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20.05.2022 | Published by bit.bio

How our culture enables scientists to bring in new technologies

Meet the Bionano - a new piece of kit recently added to the bit.bio laboratories - and its introduction was the result of our culture and values allowing scientists to move fast and make decisions when they saw something that could make a difference. We strongly believe that organisations that encourage innovation are able to take advantage of new technologies, resources, and markets. A culture of innovation means thinking creatively about all aspects of your business, including your own cultural initiatives.

We want to make best cells in world so we need the best starting material - ie iPSCs that are highly defined and characterised. We need something at large scale because we work at a large scale - we produce billions of cells every day for our partners and customers.

Part of the role of the MSAT team is to assess the health of the banks of iPSCs that are being made so we can detect abnormalities. Cytogenetic Quality Control (QC) is a vital part of working with iPSCs, as these cells are prone to the spontaneous development of structural variants in their DNA.

This instrument will make a significant difference when it comes to analysing whether or not the genome of our cells have undergone any spontaneous mutations in culture. This is a problem that is common to all stem cells. What this machine allows us to do is to extract genomic DNA of our cells to fluorescently label that DNA and then linearise it through the flow cell.  And it generates many gigabytes of data or even terabytes of data in parallel. This allows us to gain unprecedented clarity as to the genetic health of our cells.

We used to use a two-assay process to assess cytogenetic health, performed by an external contractor, which provided high confidence in the quality of our cells. However, this system was slow, expensive and had a restricted number of samples that it could process. So we began to look at a way to bring cytogenetic QC in-house.

The process was very efficient

Dr Klapholz from our genetic engineering department suggested to MSAT that they investigate the Bionano Saphyr, as an option, a next-generation Optical Genome Mapping (OGM) instrument. A proposal was prepared and presented to the wider bit.bio team who were very keen to bring the system in-house. The culture at bit.bio meant that the scientists were comfortable and confident in bringing this idea to the company. And the idea was accepted quickly and implemented.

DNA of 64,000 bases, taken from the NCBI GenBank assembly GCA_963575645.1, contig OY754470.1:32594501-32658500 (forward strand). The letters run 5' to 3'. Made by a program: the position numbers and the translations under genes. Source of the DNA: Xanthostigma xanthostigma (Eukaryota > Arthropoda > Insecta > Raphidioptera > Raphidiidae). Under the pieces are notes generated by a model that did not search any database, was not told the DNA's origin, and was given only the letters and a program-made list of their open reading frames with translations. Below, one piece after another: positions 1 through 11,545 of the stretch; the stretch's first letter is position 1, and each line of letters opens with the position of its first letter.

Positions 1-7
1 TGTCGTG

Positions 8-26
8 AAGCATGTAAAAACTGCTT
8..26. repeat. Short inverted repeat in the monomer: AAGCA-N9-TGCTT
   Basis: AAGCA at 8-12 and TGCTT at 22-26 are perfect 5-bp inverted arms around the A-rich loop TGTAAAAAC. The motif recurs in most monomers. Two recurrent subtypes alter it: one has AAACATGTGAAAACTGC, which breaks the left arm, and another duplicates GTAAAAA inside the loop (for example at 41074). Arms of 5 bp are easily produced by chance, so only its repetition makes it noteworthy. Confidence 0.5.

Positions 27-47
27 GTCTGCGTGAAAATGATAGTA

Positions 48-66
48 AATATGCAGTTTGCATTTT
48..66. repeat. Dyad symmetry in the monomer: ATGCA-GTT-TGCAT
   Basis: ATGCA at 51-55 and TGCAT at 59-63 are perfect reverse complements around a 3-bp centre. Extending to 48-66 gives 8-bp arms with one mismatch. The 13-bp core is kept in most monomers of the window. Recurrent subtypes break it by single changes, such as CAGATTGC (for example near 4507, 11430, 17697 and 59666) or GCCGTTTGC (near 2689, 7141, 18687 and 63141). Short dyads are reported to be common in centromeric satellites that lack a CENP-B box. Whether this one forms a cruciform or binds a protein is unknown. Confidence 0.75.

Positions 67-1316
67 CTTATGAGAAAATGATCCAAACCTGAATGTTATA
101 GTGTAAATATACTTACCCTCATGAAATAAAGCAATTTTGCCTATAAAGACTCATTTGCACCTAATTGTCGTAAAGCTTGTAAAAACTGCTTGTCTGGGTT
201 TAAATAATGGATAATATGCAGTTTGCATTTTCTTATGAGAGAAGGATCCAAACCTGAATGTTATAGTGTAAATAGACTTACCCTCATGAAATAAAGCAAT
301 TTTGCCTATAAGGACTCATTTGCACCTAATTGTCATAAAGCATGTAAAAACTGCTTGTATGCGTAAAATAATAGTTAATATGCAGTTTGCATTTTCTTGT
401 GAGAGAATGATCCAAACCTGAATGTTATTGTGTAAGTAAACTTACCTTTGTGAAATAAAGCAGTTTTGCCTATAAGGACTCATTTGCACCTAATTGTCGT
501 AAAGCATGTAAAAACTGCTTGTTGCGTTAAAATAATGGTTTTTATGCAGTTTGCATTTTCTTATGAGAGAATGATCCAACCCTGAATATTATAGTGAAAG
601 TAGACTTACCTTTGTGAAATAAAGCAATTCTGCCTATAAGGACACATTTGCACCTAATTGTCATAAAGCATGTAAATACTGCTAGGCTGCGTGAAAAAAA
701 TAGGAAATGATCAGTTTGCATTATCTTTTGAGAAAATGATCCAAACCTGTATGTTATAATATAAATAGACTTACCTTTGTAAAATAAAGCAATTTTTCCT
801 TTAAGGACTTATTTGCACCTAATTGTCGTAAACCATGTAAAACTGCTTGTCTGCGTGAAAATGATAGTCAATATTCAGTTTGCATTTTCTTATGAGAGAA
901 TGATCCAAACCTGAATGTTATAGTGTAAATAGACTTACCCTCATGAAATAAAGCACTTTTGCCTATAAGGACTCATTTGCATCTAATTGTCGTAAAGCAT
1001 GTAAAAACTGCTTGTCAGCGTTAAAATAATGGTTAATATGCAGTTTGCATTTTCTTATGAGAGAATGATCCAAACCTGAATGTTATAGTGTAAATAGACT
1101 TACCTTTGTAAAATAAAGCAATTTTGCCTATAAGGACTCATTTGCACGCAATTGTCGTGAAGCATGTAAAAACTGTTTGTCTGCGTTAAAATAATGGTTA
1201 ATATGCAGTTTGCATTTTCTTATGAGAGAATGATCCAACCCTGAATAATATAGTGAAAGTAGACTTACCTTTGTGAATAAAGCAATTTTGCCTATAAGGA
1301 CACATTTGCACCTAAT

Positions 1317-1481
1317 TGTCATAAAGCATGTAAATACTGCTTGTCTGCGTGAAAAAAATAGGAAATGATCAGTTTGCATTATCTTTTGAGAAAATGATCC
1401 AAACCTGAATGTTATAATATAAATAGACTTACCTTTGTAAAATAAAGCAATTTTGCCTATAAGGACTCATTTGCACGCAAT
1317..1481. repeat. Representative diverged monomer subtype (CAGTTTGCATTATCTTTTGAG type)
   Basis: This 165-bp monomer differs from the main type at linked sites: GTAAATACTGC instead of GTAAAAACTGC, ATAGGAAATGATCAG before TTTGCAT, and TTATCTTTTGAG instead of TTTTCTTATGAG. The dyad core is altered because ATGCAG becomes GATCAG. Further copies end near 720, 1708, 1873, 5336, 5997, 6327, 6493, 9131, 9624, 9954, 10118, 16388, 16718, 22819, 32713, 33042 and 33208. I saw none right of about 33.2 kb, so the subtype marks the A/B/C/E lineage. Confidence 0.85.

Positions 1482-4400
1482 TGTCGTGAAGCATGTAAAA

We initially used the Saphyr as a service, and were immediately impressed by the quality of the data produced. As it was replacing a two assay process with a single assay, this was a considerable achievement.

By seeking out an innovative solution to a classic problem, we found a way forward that could not only improve the quality of the data, but also reduce costs per sample and turnaround time. We brought the system in-house to further reduce turnaround time from the 5 weeks of the original system to under 1 week. This allows us to gain unprecedented clarity as to the genetic health of ourselves and demonstrates how our culture is open to scientists to make suggestions, innovate and implement improvements to the processes.

“We used to use a two-assay process to assess cytogenetic health, performed by an external contractor, which provided high confidence in the quality of our cells. However, this system was slow, expensive and had a restricted number of samples they could process. Therefore we began to look at a way to bring cytogenetic QC in-house. Dr Klapholz from our genetic engineering department suggested we investigate the Bionano Saphyr, as an option, a next-generation Optical Genome Mapping (OGM) instrument."

Arran

 

 

Arran Constantine
Scientist MSAT
bit.bio

 

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